NSW Police trialling body cameras to record everything



news US-based body camera vendor Reveal Media has announced that the New South Wales police force is trialling use of its body cameras, in a move that will likely have transparency and accountability benefits for both ordinary Australians and officers.

The vendor issued a statement earlier this week about the trial, noting that NSW Police may seek to roll out “thousands” of its RS3-SX cameras, which are designed to be worn in police officers’ jacket pockets. According to the vendor, the move by NSW Police demonstrates the belief that police forces around the world have in the camera technology, and how it is becoming “a standard tool in 21st century policing”.

In Reveal’s statement, Police Minister Stuart Ayres said that the body cameras used on the front line would provide a greater transparency about incidents involving the public, whilst also providing high-quality evidence to be used in court. “The video devices make a significant contribution to fighting crime, it also allows police officers to record actions that they’ve been involved in,” Ayres said. “We found that video on police makes a big difference to the behaviour of people interacting with police so it’s a very positive step forward.”

The Police Minister also highlighted how the body cameras will be able to help the police from an educational stand point, by providing footage to review in training.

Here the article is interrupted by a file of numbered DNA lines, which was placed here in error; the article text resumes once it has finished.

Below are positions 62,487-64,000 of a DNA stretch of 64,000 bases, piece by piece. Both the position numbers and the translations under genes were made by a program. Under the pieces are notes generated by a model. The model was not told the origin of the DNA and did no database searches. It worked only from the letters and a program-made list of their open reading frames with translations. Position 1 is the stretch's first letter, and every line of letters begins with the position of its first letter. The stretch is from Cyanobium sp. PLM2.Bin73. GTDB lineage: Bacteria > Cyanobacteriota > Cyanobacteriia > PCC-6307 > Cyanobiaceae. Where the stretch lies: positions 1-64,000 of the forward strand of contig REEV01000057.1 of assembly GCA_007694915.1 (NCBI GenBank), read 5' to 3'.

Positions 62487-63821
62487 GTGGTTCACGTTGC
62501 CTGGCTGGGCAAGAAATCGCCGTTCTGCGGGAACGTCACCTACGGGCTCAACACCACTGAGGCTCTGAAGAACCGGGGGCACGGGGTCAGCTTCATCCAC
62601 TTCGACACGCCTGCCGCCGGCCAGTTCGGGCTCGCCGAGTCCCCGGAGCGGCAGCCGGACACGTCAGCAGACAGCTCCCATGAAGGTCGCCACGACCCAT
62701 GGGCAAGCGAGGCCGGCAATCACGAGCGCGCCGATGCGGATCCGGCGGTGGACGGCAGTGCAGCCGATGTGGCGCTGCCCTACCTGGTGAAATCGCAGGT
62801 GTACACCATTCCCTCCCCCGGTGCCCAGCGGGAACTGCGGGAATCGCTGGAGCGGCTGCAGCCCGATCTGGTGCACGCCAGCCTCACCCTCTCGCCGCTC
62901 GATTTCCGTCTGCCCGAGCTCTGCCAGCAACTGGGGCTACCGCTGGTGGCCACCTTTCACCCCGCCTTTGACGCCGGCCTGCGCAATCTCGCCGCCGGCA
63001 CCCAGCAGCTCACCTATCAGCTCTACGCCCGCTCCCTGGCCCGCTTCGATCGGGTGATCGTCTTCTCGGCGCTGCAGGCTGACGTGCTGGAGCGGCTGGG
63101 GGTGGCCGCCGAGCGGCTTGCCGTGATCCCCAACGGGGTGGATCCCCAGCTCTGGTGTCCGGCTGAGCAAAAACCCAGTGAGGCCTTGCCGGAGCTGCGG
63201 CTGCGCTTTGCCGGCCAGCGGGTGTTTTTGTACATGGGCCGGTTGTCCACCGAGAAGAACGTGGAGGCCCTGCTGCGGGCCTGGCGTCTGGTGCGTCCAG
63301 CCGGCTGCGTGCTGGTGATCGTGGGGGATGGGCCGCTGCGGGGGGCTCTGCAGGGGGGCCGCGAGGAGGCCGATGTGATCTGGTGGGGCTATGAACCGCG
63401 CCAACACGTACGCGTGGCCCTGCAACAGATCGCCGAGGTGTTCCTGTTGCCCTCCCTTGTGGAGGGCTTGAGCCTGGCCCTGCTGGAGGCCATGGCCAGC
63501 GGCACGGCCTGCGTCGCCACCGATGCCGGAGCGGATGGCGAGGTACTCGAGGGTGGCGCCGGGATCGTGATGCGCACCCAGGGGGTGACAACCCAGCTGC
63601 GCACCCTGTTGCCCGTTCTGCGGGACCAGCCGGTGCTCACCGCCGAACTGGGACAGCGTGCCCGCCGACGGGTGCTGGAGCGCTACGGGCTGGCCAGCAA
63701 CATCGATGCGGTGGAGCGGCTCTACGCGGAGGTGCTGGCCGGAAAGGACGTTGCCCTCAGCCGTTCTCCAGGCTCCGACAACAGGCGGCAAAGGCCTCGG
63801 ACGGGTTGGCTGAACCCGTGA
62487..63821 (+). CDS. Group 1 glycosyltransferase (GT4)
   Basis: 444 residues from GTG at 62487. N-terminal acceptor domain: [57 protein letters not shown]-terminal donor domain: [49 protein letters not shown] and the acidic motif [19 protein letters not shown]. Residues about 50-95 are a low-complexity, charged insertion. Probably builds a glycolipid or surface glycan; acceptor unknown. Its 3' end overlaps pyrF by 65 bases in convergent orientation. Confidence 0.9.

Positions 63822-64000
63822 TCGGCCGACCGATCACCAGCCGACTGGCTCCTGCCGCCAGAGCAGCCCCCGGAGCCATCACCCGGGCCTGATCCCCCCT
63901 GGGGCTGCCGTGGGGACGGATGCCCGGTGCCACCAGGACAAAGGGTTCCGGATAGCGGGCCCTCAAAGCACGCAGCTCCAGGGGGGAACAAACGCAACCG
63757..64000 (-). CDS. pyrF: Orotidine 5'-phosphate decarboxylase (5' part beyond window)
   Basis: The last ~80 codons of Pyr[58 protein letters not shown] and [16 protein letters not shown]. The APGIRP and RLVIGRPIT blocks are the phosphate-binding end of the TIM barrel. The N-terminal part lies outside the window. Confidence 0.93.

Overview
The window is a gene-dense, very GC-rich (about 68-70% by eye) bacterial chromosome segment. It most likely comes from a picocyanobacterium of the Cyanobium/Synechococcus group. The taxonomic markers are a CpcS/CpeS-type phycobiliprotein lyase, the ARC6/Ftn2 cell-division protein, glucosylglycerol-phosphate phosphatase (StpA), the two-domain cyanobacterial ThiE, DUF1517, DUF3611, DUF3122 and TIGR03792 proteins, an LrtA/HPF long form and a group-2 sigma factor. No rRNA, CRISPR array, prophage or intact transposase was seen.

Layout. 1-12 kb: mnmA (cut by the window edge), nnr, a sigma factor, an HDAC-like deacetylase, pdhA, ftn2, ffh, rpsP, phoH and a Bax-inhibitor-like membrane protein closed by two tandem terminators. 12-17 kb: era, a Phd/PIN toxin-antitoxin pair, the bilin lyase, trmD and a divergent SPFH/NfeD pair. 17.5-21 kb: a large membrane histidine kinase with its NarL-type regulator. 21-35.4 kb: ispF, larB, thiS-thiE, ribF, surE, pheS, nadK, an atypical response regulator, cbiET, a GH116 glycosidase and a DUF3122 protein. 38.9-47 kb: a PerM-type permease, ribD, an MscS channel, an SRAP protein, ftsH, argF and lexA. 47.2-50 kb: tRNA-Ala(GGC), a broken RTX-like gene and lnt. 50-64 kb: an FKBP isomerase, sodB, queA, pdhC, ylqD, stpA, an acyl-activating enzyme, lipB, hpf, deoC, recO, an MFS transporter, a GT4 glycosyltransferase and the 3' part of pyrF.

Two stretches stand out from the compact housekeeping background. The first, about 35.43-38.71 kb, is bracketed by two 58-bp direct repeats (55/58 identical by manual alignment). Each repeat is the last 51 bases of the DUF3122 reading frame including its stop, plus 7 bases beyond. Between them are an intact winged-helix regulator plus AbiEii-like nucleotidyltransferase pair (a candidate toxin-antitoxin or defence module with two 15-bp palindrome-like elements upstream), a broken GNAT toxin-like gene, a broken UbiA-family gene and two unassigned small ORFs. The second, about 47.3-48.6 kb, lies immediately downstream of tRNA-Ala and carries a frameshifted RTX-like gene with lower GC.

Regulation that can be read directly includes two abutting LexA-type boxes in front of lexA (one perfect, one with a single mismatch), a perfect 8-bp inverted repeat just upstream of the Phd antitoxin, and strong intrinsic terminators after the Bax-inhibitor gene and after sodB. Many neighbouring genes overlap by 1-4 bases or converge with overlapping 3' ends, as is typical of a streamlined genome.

“The more we have the body-worn video, it’ll allow us to evaluate critical incidents as well, so police officers will know there’ll be a record of that,” he said. “It’s important for their own training and own feedback, but it’s also important to know that people who are interacting with police have the potential to be videoed as well.”

Police Assistant Commissioner for NSW, Alan Clarke, was also enthusiastic about the benefits of body worn video. He emphasised how footage taken from cameras would benefit the police when giving evidence in court. Another important benefit mentioned was the deterring nature of the body cameras, since offenders will be aware their actions are being filmed.

“Something which seems quite insignificant at the time can escalate in a matter of seconds.” Clarke said. “This is when the camera is most beneficial to officers. A picture is worth a thousand words and with these devices if you play up, there’s a good chance you’ll be able to watch your video replay in court.”

“The devices also had a positive impact on behaviour. We found once someone was aware they were being recorded, their behaviour changed — in some cases, it helped defuse aggressive situations.”

Reveal’s body cameras all have front-facing screens designed to enhance the deterring nature of the technology. When offenders are not only aware they are being filmed, but can also see themselves on a screen, it has been found they are more likely to alter their behaviour.